World Might Face Rampant Food Inflation Due to Conflict in Ukraine, Sanctions Against Russia
© Sputnik / Ilya NaimushinWheat harvesting on the field of Russian JSC "Solgon" in the vicinity of the village of Solgon, Krasnoyarsk Territory.
© Sputnik / Ilya Naimushin
Supplies from two key global suppliers of crops and fertiliser have been called into question. Spiking oil and gas prices are also driving inflation up sharply for ordinary consumers.
The Western nations' sanctions against Russia and the conflict on the territory of Ukraine have sent commodity markets' prices sky high and resulted in inflation levels hitting three-decade highs.
Consumer prices in the US soared by 8.5% with other countries around the world facing similar issues. All eyes are currently on energy markets – due to rising demand, US ban on imports from Russia and EU threats to do the same sometime in the future, the gas and oil prices are on the rise thus driving transportation and energy costs for companies and consumers alike.
However, one of the biggest knock-on effects of the current situation currently looms over another market – the market for food, The Telegraph pointed out. The consumer prices index and the retail prices index skyrocketed to 7% and 9% in the UK in March compared to last year.
These increases pale in comparison to the Producer Price Index, which showed 19% inflation in March for materials used in the production. This index indirectly forecasts the consumer inflation as most producers will pass on the increased costs to their clients.
The price of materials, specifically agricultural products and fertilisers needed to produce them, is bound to skyrocket in the near future, because supplies from the two countries responsible for one-third of their export – Ukraine and Russia – have been called into question. Ukraine's ports, the primary route for Ukraine's agricultural exports, are blocked, and Russian ships carrying the same goods have been recently banned from most if not all European ports.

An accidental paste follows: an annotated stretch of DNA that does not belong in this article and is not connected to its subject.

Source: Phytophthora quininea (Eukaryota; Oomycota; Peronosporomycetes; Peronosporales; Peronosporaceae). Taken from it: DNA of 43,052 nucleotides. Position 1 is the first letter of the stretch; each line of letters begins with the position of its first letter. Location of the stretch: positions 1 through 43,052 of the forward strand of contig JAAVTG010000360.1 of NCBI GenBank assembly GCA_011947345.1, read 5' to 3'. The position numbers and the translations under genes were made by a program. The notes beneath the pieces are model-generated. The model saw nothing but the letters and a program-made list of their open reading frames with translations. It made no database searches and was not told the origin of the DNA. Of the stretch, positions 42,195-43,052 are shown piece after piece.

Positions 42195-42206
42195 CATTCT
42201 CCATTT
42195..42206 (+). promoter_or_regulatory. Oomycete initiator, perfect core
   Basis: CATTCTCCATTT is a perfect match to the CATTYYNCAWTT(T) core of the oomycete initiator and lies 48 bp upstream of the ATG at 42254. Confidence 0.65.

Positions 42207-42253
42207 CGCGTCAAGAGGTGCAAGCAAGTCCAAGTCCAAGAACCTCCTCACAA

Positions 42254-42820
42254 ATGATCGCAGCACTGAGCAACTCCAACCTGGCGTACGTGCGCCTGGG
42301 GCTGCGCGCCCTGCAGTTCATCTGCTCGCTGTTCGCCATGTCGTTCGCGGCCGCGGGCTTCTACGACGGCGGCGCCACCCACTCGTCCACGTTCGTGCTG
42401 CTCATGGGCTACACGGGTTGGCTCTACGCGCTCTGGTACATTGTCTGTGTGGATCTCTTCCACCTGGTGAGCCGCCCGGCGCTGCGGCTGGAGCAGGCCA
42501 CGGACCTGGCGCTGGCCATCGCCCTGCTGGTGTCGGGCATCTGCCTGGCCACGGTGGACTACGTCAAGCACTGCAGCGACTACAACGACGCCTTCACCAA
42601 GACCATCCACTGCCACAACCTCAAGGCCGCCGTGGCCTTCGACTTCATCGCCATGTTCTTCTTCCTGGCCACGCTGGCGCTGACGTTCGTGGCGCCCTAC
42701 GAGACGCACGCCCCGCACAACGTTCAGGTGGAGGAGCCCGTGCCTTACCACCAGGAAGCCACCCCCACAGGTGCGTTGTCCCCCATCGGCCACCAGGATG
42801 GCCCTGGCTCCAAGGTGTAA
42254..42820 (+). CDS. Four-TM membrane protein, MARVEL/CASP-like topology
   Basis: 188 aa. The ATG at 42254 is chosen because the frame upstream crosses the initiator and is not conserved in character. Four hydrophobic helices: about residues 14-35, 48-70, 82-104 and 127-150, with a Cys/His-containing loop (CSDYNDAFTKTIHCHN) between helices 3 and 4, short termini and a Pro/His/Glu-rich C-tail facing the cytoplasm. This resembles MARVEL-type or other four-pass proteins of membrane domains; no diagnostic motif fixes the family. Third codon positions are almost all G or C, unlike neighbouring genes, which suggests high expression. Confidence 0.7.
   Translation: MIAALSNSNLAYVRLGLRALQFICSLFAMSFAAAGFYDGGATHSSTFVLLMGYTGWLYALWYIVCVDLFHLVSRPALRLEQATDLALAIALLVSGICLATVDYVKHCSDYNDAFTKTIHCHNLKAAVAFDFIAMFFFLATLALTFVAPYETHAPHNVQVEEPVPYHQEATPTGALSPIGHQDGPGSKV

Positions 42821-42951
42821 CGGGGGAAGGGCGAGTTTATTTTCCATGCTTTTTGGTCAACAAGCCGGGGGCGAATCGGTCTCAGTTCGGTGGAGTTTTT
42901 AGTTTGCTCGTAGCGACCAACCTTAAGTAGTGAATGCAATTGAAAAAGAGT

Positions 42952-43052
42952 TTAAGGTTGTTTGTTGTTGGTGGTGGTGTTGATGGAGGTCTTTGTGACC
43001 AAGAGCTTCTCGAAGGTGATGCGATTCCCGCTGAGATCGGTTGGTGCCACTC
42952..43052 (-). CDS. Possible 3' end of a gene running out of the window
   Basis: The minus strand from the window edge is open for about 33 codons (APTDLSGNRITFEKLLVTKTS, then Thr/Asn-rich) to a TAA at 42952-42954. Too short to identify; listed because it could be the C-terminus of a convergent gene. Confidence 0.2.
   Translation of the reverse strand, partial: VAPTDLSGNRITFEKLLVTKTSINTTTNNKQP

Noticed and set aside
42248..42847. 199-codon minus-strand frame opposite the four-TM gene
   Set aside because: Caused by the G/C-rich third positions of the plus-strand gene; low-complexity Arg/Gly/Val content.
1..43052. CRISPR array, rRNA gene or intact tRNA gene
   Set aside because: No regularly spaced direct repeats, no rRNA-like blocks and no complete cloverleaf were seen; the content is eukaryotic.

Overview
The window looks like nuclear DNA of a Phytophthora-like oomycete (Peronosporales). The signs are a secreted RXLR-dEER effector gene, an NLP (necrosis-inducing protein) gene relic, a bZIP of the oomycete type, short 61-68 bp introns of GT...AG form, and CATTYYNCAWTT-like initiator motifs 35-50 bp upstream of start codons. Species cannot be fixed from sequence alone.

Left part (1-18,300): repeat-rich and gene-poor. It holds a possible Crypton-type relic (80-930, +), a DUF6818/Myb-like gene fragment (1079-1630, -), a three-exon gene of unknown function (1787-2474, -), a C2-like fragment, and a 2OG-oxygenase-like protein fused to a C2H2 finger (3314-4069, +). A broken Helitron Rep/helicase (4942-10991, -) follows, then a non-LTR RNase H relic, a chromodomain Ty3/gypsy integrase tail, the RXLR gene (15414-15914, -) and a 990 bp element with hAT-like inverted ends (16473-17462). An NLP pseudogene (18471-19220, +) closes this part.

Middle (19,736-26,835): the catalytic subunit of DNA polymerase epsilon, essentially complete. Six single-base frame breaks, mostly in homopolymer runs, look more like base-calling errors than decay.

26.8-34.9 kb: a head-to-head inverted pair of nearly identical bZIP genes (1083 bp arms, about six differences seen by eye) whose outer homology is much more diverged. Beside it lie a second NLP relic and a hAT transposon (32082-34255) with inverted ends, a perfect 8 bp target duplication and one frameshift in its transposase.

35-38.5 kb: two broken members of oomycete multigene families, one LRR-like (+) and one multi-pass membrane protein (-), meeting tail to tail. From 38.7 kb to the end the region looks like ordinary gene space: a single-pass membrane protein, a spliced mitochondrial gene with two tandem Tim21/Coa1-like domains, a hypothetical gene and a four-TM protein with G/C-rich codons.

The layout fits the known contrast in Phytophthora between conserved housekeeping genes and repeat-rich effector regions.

Global food prices have already jumped over 10% last month compared to a year ago. The farmers are paying exorbitant prices for nitrogen and phosphorous-based fertilisers after their supply waned in the wake of the Russian special operation and Western sanctions slapped on the country for it.
Permanent High Prices?
Replacing these volumes of crops, animal stock and other agriculture products supplied by Ukraine and Russia are no easier than finding replacements for Russian energy resources. So it's likely that the cost of food is going to rise rapidly in many countries, along with energy and fuel prices, and will probably say that way for quite some time, Axios' experts suggest.
Speaking about the American economy, they noted that the current high levels of inflation will dissipate over time. However, the high prices brought about by it since the end of 2021 will stay. The previous period of relatively cheap prices was ensured by "technology, productivity and cheap labour", but that balance has since been disrupted by supply chain disruptions and workforce shortages in the US, Axios alleged.